"External offerings" made to the wrathful deities differ from those provided to tranquil deities and are traditionally six in number: a cemetary flower, incense of singed flesh, lamp burning human fat (or a substitute), scent of bile, blood (usually symbolized by red water) and human flesh (usually symbolized by parched barley flour and butter realistically colored and modeled). {3} Similarly, the "internal offering" or Offering of the Five Senses given to wrathful deities is a skull cup containing a heart, tongue, nose, pair of eyes, and pair of ears. In Tibetan texts, these are human organs, but in actual ceremonies barley-flour-and-butter replicas are used instead. {4}

Iconography of Wrathful Deities

The wrathful protective deities are depicted in sculptures, paintings and masks as figures with stout bodies, short but thick limbs, several heads and a great number of hands and feet. They have scowlingfaces, a third eye and disheveled hair, and they wear crowns of skulls or severed heads. They are often depicted treading on animals and in the company of a female consort.

The color of their faces and bodies is frequently compared with the characteristic hue of clouds, precious stones, or other natural objects. Thus we often read in the Sadhanas (canonical texts) that one or the other wrathful deity is black "like the cloud which appears at the end of a kalpa (aeon)", blue "like an emerald" or white "like a mountain of crystal". The yellow color is compared to that of pure gold, and the red color of some of them is supposed to be "like the hue produced when the sun rises and its rays strike a huge mountain of coral."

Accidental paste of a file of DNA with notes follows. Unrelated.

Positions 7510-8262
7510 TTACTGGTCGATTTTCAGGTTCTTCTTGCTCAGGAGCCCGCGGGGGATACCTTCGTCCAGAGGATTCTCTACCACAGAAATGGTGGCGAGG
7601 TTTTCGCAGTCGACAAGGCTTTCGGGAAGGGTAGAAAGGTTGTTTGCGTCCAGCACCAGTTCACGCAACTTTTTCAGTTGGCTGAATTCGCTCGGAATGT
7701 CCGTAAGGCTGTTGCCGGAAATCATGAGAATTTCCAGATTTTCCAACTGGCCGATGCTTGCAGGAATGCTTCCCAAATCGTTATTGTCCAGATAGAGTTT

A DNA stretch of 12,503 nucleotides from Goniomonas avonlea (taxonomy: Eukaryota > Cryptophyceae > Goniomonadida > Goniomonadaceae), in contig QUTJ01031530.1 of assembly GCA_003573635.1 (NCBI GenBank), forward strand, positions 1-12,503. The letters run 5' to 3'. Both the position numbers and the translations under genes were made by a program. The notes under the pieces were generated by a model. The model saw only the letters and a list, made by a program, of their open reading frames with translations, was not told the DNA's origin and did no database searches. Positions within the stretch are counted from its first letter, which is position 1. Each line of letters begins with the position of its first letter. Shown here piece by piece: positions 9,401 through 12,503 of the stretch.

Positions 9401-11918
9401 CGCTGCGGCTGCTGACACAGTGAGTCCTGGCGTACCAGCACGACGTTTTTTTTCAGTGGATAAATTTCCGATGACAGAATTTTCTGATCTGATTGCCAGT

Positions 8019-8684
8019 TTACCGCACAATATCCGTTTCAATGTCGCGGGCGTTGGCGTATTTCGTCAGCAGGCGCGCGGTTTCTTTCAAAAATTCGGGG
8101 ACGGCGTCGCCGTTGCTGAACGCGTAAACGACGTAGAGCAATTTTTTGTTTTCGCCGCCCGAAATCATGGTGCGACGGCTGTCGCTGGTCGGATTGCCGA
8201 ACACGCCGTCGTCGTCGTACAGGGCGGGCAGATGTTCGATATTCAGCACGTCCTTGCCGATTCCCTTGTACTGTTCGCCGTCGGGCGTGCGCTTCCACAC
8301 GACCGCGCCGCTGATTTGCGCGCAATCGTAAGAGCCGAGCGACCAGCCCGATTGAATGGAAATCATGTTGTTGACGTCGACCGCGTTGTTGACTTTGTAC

Their faces possess a typical wrathful expression: the mouth is contorted to an angry smile, from its corners protrude long fangs - often said to be of copper or iron - or the upper teeth gnaw the lower lip. A "mist of illnesses" comes forth from the mouth and a terrific storm is supposed to be blowing from the nostrils of the flat nose. The protruding, bloodshot eyes have an angry and staring expression and usually a third eye is visible in the middle of the forehead.

  1. Wrathful Guardians of Buddhism - Aesthetics and Mythology. Article of the Month - February 2001, Buddha Art. <http://www.buddhart.com/article/wrathful/>
  2. dharmapala." Encyclopædia Britannica. Encyclopædia Britannica Premium Service. <http://www.britannica.com/eb/article?tocId=9030217>
  3. "phyi-mchod." Encyclopædia Britannica. Encyclopædia Britannica Premium Service. <http://www.britannica.com/eb/article?tocId=9059852>.
  4. "nang-mchod." Encyclopædia Britannica. Encyclopædia Britannica Premium Service. <http://www.britannica.com/eb/article?tocId=9054776>.
See Also
  • Buddhist Objects: Mandalas
External Links on the Wrathful Deities
  • Mirrors of the Heart-Mind: Protective Deities. Gallery of photos with explanatory captions. From Ohio State University.
  • Robert A.F. Thurman, "Erotic and Terrific Images of Tibetan Buddhism." Article excerpted from Tibet, Its Buddhism, and Its Art, published 1996 by Harry N. Abraham.